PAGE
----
news, analysis, lifestyle & travel from thailand and southeast asia header image 2

Dark times ahead for Thailand, says Moody’s

February 26th, 2009 · No Comments


THAILAND’S economy may be the worst hit in Asia as the global slump tightens its grip on the region, says Moody’s

Yesterday’s interest rate cut by the Thai central bank will have little impact on productivity, according to analysts, who predict further cuts in the near-term.

Moody’s says Thailand faces ‘dark times’, after Q4 2008 GDP shrank 22.3 per cent as export demand evaporated.

The government can do little to boost economic growth in the face of declining exports, which contribute about 70 per cent of GDP, and global recessionary forces that continue to crimp consumption, said Moody’s economist Alaistair Chan. ‘A drop in foreign demand for electronics and electrical goods, motor vehicles and other manufactures, compounded by a decline in agricultural prices, has sent export revenue tumbling,’ he said.

‘Thailand’s continuing dependence on exports will limit the extent to which the government can drive growth higher. The economy will recover in line with the rest of the world.’

The government is over-optimistic in predicting economic growth this year, said Mr Chan, who expects the economy to contract 2.4 per cent.

Fitch Ratings, Phatra Securities, KGI Securities (Thailand), the National Economic and Social Development Board, the Economics and Business Forecasting Centre (EBFC) at the University of the Thai Chamber of Commerce, and Moody’s all see Thailand’s 2009 GDP at zero to -2.9 per cent, and headline inflation at -0.5 to -1 per cent.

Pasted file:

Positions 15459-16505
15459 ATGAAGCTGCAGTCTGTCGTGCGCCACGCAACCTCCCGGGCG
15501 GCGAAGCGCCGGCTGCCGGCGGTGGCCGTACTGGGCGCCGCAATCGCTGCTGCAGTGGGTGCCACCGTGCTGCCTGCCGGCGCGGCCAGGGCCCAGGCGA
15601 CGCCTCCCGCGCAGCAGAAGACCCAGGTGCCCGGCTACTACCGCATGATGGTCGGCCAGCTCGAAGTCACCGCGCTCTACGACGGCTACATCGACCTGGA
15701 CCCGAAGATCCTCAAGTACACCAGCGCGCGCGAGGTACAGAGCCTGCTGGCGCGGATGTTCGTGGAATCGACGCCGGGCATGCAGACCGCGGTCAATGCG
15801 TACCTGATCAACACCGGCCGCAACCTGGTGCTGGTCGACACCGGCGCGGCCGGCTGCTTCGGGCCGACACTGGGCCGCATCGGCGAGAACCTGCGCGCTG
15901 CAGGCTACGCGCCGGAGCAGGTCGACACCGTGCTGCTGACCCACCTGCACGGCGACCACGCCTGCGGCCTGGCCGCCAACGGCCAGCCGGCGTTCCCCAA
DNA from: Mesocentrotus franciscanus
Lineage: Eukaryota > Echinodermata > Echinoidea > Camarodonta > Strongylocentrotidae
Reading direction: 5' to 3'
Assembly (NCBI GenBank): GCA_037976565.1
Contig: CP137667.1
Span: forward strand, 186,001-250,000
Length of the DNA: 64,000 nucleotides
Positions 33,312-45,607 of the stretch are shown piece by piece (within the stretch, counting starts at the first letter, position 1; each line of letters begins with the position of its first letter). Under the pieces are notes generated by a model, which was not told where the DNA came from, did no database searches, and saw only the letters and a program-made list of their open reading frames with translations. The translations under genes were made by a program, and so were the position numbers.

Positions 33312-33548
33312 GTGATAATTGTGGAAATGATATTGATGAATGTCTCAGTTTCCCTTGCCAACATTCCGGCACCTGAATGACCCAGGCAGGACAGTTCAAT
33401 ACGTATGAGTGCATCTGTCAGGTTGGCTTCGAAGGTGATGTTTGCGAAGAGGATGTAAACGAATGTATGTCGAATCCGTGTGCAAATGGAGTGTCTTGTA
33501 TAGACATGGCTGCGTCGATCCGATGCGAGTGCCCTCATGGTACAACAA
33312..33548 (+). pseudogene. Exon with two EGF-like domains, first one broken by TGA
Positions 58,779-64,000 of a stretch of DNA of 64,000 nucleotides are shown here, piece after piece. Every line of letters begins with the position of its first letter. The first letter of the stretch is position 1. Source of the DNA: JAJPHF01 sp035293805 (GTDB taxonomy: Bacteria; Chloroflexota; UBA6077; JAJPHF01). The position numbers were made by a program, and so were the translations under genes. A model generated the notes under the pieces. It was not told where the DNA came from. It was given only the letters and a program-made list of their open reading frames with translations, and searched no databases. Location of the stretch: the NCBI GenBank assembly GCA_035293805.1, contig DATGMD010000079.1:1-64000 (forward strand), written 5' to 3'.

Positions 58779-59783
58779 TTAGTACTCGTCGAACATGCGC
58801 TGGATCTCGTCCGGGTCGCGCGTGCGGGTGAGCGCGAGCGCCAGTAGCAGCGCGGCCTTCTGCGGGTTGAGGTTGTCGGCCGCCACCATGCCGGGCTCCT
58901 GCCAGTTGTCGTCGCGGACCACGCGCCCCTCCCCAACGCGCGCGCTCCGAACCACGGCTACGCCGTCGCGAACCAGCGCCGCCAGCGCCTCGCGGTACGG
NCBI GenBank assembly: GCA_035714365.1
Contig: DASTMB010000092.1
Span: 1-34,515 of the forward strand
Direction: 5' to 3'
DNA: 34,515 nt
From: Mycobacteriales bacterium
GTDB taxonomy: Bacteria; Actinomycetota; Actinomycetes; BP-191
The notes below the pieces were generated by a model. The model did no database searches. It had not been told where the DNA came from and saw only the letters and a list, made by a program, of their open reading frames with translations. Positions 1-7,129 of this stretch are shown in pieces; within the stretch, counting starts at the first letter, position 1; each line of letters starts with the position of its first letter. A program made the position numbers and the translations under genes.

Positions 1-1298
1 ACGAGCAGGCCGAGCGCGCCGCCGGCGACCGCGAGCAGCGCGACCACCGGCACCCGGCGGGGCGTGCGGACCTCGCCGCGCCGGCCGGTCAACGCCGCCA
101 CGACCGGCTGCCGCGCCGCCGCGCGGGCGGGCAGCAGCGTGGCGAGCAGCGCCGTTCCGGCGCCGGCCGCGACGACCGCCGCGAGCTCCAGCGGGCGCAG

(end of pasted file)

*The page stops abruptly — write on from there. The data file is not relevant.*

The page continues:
The central bank slashed policy rates half a percentage point to 1.5 per cent yesterday in a third straight monthly cut.

The Bank of Thailand’s monetary policy committee said economic growth is at risk from declining inflation, currently -0.4 per cent, and it decided to ease monetary policy to support economic recovery and safeguard price stability.

Thanawat Phonvichai, director of the EBFC, said the rate cut could boost economic growth by 42.5 billion baht (S$1.81 billion) or 0.3-0.5 per cent, as every one per cent cut in rates increases output by 85 billion baht.

However, he expects the central bank to cut rates again by another half percentage point to one per cent. ‘The government is using this policy to try to increase domestic consumption and to persuade businesses to invest and expand more,’ he said. ‘But right, now the world economy faces a depression and it’s hard to expand exports.

‘The government should concentrate on controlling the baht so it depreciates at the same rate against the dollar as other regional currencies.’

Published February 26, 2009
© The Business Times

Tags: business · news · Thailand · The Business Times (Singapore)

0 responses so far ↓

  • There are no comments yet...Kick things off by filling out the form below.

Leave a Comment